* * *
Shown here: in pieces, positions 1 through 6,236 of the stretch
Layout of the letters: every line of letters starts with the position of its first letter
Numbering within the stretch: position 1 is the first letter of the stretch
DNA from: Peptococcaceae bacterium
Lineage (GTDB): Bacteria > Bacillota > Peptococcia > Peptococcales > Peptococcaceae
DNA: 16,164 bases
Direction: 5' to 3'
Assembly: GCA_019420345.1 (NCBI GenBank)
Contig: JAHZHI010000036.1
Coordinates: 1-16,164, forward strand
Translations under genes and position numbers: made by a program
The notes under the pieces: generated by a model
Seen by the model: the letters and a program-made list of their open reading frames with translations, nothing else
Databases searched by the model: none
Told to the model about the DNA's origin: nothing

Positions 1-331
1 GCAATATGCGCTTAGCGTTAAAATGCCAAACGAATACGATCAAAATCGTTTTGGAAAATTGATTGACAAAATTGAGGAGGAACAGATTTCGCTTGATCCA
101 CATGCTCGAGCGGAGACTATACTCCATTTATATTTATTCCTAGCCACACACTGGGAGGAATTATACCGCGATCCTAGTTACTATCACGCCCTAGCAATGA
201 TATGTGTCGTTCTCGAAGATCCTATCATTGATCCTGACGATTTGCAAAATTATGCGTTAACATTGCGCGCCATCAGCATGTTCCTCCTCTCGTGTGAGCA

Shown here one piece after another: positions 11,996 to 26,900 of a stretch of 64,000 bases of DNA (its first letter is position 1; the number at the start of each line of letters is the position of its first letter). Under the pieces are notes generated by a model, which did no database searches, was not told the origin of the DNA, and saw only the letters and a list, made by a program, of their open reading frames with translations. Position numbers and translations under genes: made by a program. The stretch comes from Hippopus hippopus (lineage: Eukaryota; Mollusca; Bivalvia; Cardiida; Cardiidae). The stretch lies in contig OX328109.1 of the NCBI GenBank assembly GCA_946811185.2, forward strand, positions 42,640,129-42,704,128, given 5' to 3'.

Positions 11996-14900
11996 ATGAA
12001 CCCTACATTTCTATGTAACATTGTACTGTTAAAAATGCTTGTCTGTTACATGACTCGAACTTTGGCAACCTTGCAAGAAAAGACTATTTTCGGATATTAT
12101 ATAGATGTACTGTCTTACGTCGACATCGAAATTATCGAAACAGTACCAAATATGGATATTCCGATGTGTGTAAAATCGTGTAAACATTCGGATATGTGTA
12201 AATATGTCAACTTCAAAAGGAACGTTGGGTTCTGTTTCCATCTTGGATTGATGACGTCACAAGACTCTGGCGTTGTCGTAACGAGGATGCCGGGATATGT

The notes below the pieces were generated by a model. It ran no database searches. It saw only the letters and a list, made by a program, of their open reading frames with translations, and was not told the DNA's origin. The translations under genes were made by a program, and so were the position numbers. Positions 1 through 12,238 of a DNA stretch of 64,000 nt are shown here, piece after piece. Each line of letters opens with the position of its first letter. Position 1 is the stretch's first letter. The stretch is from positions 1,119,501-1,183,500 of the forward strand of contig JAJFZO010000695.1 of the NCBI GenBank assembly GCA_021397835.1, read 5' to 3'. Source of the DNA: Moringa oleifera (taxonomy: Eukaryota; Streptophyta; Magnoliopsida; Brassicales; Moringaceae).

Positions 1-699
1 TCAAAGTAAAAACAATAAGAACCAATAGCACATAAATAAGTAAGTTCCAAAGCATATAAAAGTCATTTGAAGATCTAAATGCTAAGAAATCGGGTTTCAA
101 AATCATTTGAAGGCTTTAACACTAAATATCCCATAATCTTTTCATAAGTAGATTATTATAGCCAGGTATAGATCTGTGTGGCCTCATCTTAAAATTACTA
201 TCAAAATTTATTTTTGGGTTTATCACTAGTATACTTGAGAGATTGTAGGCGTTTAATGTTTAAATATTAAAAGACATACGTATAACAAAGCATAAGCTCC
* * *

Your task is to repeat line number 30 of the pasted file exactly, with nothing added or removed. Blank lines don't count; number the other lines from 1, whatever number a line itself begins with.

201 TCAAAATTTATTTTTGGGTTTATCACTAGTATACTTGAGAGATTGTAGGCGTTTAATGTTTAAATATTAAAAGACATACGTATAACAAAGCATAAGCTCC